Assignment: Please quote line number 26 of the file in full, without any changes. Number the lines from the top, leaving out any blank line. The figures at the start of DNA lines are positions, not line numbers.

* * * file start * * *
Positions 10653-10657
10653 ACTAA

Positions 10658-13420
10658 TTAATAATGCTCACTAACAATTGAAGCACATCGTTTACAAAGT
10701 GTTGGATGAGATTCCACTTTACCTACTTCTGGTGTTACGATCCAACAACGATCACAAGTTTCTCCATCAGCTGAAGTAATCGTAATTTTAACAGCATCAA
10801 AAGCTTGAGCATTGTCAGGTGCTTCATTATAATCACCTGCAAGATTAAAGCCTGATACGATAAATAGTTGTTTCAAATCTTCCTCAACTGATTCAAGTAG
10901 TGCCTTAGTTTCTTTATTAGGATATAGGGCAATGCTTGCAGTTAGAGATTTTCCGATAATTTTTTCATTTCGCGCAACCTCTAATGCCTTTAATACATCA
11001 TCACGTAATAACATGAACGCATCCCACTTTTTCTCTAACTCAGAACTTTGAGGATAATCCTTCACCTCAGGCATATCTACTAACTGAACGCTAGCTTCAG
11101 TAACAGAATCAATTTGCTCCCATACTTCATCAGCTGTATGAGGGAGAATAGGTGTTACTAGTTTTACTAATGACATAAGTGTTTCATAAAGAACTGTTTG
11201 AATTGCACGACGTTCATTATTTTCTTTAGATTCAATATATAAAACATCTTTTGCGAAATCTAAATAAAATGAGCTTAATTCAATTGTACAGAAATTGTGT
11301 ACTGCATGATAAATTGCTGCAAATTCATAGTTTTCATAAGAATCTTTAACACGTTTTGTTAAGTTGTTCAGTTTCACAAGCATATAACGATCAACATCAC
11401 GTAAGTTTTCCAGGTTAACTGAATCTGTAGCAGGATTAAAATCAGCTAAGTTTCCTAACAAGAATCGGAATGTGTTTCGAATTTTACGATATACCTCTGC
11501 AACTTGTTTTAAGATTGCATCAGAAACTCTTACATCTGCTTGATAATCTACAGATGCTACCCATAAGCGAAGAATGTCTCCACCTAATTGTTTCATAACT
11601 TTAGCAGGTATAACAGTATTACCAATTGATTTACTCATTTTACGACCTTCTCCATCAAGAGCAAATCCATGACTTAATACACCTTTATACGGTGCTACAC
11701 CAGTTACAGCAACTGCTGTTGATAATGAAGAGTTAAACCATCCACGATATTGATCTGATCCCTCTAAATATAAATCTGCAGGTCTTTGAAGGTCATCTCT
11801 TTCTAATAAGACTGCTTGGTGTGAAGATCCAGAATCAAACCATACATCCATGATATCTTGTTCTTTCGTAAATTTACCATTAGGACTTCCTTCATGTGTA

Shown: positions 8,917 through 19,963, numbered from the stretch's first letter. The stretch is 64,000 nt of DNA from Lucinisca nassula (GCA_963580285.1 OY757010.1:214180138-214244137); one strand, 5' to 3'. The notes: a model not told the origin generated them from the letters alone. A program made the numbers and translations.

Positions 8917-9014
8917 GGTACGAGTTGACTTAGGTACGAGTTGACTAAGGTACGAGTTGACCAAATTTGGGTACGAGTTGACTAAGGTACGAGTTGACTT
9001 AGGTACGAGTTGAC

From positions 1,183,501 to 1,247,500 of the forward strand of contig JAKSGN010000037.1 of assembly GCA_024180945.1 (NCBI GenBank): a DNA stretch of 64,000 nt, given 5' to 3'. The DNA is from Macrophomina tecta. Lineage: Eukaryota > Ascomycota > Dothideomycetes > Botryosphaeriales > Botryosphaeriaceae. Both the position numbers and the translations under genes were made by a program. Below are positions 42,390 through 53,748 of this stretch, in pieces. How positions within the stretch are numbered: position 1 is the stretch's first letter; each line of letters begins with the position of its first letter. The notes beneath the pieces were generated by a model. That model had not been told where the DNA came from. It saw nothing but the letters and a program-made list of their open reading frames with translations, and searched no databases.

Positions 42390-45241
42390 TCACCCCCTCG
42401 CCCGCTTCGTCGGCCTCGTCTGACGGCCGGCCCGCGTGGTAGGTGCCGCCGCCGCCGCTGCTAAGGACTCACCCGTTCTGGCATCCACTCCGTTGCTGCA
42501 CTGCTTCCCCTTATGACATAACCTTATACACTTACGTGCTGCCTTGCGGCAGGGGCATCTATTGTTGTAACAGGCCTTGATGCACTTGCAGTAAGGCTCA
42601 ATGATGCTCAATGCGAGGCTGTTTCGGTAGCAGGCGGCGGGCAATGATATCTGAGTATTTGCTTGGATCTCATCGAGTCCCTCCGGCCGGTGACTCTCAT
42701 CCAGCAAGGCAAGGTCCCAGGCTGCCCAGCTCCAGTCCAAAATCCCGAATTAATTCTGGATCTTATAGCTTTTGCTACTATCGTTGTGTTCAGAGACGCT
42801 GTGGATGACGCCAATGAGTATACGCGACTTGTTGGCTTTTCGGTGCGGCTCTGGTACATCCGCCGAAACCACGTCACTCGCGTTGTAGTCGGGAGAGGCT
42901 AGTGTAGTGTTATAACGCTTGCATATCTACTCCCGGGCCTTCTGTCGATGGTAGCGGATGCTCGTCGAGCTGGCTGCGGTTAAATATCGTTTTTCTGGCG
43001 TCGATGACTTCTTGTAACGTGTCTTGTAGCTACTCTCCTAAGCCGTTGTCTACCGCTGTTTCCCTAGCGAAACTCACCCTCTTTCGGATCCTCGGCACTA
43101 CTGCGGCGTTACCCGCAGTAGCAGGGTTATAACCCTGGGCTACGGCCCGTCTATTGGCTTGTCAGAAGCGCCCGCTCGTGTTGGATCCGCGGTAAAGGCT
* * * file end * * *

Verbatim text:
42601 ATGATGCTCAATGCGAGGCTGTTTCGGTAGCAGGCGGCGGGCAATGATATCTGAGTATTTGCTTGGATCTCATCGAGTCCCTCCGGCCGGTGACTCTCAT